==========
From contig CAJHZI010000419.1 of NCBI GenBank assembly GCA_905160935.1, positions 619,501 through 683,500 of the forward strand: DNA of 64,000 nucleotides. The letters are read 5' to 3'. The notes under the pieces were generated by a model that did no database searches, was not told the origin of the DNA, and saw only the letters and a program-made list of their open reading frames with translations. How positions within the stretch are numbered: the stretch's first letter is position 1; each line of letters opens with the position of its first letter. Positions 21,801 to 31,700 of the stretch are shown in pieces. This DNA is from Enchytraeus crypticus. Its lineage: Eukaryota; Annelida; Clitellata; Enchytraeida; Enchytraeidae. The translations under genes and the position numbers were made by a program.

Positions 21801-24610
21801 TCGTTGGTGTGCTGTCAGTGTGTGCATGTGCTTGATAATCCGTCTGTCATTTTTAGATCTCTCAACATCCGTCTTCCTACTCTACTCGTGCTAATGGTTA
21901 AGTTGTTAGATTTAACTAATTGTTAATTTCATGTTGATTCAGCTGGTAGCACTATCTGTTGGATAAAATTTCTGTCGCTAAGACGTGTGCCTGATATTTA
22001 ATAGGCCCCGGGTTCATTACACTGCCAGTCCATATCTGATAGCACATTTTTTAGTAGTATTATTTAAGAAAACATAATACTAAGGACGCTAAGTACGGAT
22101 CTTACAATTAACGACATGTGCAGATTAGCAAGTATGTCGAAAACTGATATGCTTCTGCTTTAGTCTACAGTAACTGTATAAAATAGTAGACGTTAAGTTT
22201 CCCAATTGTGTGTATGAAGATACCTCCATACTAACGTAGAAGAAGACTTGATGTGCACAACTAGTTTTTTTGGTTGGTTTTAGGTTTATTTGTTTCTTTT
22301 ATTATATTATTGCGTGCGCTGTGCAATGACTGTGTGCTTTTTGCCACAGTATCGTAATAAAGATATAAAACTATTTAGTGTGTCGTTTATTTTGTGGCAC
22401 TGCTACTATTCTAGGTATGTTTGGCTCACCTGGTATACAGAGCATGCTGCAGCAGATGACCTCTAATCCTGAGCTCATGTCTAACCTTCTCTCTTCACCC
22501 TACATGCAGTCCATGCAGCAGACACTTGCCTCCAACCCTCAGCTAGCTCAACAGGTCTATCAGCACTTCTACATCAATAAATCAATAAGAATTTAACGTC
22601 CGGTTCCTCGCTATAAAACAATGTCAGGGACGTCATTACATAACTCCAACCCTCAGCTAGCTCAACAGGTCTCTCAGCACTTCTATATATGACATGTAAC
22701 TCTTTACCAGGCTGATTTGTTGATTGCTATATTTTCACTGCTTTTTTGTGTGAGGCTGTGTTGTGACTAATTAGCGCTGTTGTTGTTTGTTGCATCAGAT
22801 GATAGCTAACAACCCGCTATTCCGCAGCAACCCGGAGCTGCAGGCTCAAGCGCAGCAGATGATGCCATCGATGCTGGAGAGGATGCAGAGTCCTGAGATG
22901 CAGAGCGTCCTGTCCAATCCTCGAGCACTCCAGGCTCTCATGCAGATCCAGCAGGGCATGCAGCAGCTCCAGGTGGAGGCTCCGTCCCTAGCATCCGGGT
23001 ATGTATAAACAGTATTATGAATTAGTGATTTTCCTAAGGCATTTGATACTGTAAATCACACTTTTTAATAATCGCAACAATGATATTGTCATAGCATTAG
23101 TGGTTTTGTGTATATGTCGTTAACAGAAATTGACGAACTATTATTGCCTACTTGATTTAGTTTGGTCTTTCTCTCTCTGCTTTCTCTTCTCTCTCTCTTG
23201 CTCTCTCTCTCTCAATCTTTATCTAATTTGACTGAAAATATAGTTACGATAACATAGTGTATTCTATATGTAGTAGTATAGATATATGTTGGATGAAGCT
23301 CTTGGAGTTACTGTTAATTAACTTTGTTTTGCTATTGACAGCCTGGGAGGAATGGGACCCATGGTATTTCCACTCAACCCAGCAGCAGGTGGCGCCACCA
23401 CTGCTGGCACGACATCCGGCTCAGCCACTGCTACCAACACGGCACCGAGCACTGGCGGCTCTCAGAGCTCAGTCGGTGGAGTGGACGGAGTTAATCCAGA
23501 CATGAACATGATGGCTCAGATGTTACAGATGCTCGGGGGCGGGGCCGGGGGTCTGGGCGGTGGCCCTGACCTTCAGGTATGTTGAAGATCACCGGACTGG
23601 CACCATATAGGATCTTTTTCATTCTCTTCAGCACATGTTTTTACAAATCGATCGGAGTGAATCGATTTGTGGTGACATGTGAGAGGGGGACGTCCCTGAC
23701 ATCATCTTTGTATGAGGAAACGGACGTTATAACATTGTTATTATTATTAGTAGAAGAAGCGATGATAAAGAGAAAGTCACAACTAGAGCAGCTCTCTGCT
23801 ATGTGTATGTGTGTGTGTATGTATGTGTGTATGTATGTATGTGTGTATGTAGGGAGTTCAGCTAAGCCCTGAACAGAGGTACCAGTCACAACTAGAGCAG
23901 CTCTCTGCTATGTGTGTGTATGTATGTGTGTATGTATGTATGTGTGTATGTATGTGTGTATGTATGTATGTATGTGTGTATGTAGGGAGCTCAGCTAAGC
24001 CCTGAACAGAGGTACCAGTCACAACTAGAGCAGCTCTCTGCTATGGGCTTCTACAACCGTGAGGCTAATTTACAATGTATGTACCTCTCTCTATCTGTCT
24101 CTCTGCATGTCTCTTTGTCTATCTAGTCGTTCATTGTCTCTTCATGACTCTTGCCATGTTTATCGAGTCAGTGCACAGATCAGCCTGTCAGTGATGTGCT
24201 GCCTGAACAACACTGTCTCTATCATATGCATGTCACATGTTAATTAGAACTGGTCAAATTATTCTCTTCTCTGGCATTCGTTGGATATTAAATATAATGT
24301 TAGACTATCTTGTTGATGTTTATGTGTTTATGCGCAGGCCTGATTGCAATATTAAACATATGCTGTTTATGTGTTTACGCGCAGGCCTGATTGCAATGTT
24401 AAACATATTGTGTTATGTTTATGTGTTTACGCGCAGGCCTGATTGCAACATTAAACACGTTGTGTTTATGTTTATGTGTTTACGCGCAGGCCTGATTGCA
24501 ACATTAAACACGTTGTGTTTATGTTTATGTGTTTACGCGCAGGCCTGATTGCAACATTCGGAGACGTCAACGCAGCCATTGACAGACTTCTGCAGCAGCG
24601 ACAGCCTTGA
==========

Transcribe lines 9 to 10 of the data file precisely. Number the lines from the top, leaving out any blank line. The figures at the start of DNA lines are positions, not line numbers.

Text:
22401 TGCTACTATTCTAGGTATGTTTGGCTCACCTGGTATACAGAGCATGCTGCAGCAGATGACCTCTAATCCTGAGCTCATGTCTAACCTTCTCTCTTCACCC
22501 TACATGCAGTCCATGCAGCAGACACTTGCCTCCAACCCTCAGCTAGCTCAACAGGTCTATCAGCACTTCTACATCAATAAATCAATAAGAATTTAACGTC